Finally I reached the entrance to Kolomenskoye. I didn't realize it at the time, but this is actually the back gate. A long avenue of lime trees, planted 160 years ago, leads from this gate, with its remarkable timber roof, to the front gate. Again it wasn't until later I found out that it was on the now grassy ground between these two gates that the amazing old wooden palace complex was once spread out. The only evidence left today of what it was like is a model in the museum, 1/40th of the original size.
The blue onion domes that had been my lodestar belonged to the charming mid-17th century stone Church of Our Lady of Kazan. That has been preserved. The Blue Guide says it is ``still used for service.'' But the rest of the palace, except for its gateways, fell into disrepair and was eventually demolished by order of Catherine the Great.
It is, however, what exists on the river side of the front gate that I found astonishing.
It was a little like coming on the tower, baptistry, and duomo of Pisa without prior knowledge or warning. And also without milling crowds of other tourists. Only two other people wandered among these white architectural monuments that late afternoon, one sketching them - the water tower, the bell tower, and above all the Church of the Ascension. The place was shared between us and the jackdaws, though it was clear these noisy, dark birds knew they were the true inhabitants.
It is the earliest tent-shaped church to be built of stone in Russia. It belongs to the early 1530s. Previously this particularly Russian form had been achieved only in wood.
The word ``ascension'' is more than apt. Everything about this building suggests liftoff.
It was closed (I don't know why), so I was forced to experience it from the outside only, as something to move around, but to move into with the eye only. Its exterior, however, is a rich complex of inward spaces. It is a giant sculpture, its lowest regions virtually honeycombed with arches. From the sloping ground, three entrances are reached by three stairways, angled like arms from the central body. Each stairway is canopied by a flat, sloping roof. These rising planes lead the eye with energetic emphasis to the verticality of the central tower.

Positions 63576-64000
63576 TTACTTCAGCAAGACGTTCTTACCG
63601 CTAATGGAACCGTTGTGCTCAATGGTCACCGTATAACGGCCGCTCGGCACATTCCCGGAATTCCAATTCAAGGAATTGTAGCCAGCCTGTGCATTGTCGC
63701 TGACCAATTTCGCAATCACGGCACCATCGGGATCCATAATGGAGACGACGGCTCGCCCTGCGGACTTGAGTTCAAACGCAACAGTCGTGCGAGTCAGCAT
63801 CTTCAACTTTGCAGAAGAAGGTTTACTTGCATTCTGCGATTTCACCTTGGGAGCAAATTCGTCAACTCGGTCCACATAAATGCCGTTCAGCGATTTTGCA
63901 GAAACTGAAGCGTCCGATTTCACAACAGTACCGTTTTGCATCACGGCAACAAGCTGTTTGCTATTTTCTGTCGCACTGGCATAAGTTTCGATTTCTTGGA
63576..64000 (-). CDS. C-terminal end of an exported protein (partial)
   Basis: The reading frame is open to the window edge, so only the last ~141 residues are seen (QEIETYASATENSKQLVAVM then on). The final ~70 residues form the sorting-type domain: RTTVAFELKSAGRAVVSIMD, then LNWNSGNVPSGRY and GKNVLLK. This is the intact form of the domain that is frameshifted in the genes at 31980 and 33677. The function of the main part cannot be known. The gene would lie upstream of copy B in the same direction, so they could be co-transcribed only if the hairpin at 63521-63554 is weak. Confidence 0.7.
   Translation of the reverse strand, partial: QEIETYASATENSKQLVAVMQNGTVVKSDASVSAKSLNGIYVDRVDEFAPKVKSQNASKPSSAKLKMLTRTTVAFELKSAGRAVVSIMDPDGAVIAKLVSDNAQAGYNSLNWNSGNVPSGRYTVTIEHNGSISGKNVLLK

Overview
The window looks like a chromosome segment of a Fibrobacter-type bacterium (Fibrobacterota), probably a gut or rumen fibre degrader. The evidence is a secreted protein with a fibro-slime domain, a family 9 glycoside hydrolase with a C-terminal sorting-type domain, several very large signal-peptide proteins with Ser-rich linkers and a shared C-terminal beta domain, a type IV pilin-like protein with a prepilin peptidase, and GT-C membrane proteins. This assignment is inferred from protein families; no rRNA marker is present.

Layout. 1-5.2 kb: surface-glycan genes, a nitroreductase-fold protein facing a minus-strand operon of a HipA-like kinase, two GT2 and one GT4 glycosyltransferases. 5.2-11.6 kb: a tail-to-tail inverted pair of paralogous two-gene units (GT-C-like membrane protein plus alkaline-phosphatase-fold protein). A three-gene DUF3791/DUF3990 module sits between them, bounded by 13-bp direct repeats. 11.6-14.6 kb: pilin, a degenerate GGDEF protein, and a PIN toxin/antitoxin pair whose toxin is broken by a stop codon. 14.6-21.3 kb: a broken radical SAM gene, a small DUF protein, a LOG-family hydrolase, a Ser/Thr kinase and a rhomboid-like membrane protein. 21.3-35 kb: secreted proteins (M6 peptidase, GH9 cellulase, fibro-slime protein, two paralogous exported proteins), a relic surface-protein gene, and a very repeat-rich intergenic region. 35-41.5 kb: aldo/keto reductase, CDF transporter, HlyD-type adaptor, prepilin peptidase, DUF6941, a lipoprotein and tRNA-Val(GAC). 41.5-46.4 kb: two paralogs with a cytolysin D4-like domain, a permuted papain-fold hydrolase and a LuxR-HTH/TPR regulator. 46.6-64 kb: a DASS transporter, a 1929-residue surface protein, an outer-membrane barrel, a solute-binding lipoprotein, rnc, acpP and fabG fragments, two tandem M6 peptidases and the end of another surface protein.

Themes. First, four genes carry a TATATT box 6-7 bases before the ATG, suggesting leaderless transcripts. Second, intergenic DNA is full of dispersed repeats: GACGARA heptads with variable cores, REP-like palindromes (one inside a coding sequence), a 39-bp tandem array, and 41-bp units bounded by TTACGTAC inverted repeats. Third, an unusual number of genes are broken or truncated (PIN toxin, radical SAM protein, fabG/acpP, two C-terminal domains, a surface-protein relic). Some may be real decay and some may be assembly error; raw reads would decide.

This dominant tower then absorbs the whole intention of the building in one vigorously articulated upward surge. The base of the tower is square, though broken into many facets by columns interspersed with sharp arrow-shaped decorative arches and topped by three overlapping tiers of ogee arches, or kokoshniks, like sections of onions that have been halved and then sliced from stem to root. These natural, leaflike forms draw upward and inward to the eight-sided drum of the tower, and above that the ``tent'' roof with its crisscross of bead decoration climbs to its peak.
Altogether this building is a concatenation of austere and patterned forms, every part of it contributing to a single, determined skyward thrust. No wonder Hector Berlioz in the mid-19th century ``gasped in awe'' at such a ``paragon of beauty.'' To him it seemed ``an architecture of a new kind.''
But a Russian chronicler centuries earlier had actually preempted his admiration. He wrote simply: ``That church was so high and beautiful that Russia had not seen the like of it before.''